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The balanced scorecard--measures that drive performance.
A "balanced scorecard" is developed, a new performance measurement system that gives top managers a fast but comprehensive view of the business and complements those financial measures with three sets of operational measures having to do with customer satisfaction, internal processes, and the organization's ability to learn and improve.
Using the balanced scorecard as a strategic management system
for competition that is based on information, their ability to exploit intangible assets has become far more decisive than their ability to invest in and manage physical assets. Several years ago, in
Transforming the Balanced Scorecard from Performance Measurement to Strategic Management: Part II
Several years ago we introduced the Balanced Scorecard (Kaplan and Norton 1992). We began with the premise that an exclusive reliance on financial measures in a management system is insufficient.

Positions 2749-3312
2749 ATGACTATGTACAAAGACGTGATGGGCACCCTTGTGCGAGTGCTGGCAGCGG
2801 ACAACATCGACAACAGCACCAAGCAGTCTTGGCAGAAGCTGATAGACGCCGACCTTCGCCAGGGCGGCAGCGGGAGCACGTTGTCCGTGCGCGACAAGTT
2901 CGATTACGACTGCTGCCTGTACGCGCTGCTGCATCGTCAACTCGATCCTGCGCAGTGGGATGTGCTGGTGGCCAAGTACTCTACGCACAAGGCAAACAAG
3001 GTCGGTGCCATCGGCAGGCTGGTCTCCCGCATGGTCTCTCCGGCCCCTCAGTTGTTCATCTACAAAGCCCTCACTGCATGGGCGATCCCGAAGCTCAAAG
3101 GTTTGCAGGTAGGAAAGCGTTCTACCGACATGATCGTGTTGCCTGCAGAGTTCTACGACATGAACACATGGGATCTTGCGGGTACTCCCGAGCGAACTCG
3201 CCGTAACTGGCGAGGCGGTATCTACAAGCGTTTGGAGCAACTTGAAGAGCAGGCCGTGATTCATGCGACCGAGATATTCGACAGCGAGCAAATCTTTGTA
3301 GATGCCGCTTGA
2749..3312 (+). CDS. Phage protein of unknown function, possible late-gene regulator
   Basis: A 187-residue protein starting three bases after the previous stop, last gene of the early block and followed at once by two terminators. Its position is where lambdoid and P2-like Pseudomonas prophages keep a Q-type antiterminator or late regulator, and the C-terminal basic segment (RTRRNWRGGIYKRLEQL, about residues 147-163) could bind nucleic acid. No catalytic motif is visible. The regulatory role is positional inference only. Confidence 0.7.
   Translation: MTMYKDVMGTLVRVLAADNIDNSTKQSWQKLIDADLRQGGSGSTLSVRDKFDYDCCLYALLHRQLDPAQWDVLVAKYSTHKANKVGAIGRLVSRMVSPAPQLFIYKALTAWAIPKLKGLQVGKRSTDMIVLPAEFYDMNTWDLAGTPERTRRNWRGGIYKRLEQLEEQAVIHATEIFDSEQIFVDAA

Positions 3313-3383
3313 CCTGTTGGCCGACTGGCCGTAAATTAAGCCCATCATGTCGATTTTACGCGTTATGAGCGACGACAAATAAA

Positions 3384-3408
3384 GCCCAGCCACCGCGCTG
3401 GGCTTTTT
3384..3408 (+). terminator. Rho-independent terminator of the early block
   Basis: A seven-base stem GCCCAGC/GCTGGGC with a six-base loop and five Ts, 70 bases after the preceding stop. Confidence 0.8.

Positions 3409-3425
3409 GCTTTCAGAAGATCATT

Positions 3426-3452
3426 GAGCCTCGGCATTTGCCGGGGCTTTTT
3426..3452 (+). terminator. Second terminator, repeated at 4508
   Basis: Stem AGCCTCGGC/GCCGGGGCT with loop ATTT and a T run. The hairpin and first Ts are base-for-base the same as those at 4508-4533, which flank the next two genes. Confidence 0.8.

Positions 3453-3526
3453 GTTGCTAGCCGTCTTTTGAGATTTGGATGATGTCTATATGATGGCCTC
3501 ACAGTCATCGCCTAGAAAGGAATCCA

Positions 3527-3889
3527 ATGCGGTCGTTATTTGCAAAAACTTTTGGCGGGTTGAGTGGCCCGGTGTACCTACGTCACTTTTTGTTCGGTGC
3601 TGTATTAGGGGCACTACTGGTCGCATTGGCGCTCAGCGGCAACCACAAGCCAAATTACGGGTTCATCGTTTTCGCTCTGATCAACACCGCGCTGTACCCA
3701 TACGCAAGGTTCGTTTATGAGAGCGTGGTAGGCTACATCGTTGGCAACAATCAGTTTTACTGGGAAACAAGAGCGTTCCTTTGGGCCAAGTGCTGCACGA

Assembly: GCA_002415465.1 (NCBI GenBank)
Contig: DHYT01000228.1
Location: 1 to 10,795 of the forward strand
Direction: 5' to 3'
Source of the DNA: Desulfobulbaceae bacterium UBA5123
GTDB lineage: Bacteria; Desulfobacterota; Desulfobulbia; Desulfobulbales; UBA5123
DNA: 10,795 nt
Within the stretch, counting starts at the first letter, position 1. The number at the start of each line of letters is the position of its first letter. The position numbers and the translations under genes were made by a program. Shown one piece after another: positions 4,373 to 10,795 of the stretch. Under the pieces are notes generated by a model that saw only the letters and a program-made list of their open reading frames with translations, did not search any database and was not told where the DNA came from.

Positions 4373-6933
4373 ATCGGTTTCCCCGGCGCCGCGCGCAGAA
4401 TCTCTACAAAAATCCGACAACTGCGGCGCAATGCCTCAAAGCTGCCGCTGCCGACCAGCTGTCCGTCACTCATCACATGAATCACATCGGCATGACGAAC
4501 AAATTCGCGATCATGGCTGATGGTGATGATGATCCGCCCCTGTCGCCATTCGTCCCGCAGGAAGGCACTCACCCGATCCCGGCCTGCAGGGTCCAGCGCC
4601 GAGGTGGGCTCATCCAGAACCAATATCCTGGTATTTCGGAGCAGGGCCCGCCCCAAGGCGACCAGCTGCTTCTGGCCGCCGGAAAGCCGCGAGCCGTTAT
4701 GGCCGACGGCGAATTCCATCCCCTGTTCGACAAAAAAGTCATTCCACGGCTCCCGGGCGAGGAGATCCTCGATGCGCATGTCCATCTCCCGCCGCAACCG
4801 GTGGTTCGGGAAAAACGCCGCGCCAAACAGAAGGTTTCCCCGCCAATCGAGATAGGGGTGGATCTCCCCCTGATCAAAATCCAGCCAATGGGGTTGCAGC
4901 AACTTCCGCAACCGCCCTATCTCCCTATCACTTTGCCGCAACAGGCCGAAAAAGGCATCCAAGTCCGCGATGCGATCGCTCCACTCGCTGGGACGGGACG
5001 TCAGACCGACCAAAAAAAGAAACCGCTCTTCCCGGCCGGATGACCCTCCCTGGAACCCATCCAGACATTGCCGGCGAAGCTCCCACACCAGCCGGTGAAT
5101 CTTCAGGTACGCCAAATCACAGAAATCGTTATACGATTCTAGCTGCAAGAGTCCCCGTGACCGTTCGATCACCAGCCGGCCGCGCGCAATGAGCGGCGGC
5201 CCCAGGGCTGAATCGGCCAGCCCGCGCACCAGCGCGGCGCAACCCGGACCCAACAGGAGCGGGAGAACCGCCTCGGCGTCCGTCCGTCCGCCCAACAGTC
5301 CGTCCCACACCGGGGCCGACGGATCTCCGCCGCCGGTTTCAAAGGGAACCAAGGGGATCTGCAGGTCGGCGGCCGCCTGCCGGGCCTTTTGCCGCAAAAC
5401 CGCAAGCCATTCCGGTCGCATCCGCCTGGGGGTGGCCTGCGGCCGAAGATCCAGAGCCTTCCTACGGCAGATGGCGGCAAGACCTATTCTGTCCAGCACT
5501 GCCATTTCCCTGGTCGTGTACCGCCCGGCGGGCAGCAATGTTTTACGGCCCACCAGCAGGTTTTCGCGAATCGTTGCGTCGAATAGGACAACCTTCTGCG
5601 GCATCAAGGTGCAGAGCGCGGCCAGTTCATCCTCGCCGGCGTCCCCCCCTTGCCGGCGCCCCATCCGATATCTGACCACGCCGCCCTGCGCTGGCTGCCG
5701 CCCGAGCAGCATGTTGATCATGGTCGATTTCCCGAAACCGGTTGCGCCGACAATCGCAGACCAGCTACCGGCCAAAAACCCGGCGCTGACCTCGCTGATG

Linking the Balanced Scorecard to Strategy
The Balanced Scorecard was developed to measure both current operating performance and the drivers of future performance. Many managers believe they are using a Balanced Scorecard when they
The strategy-focused organization
In 1996, Robert Kaplan and David Norton introduced the Balanced Scorecard performance measurement method, which included not only traditional financial measures but also such qualitative measures as
Strategy Maps: Converting Intangible Assets into Tangible Outcomes
1 Introduction 2 Strategy Maps 3 Operations Management Processes 4 Customer Management 5 Innovation Processes 6 Managing Regulatory and Societal Processes 7 Aligning Intangible Assets to Enterprise
Measuring the strategic readiness of intangible assets.
The creators of the Balanced Scorecard draw on its tools and framework--in particular, a tool called the strategy map--to present a step-by-step way to determine "strategic readiness," which refers to the alignment of an organization's human, information, and organization capital with its strategy.
Having trouble with your strategy? Then map it.
The authors show step by step how the Mobil division used the map to transform itself from a centrally controlled manufacturer of commodity products to a decentralized, customer-driven organization.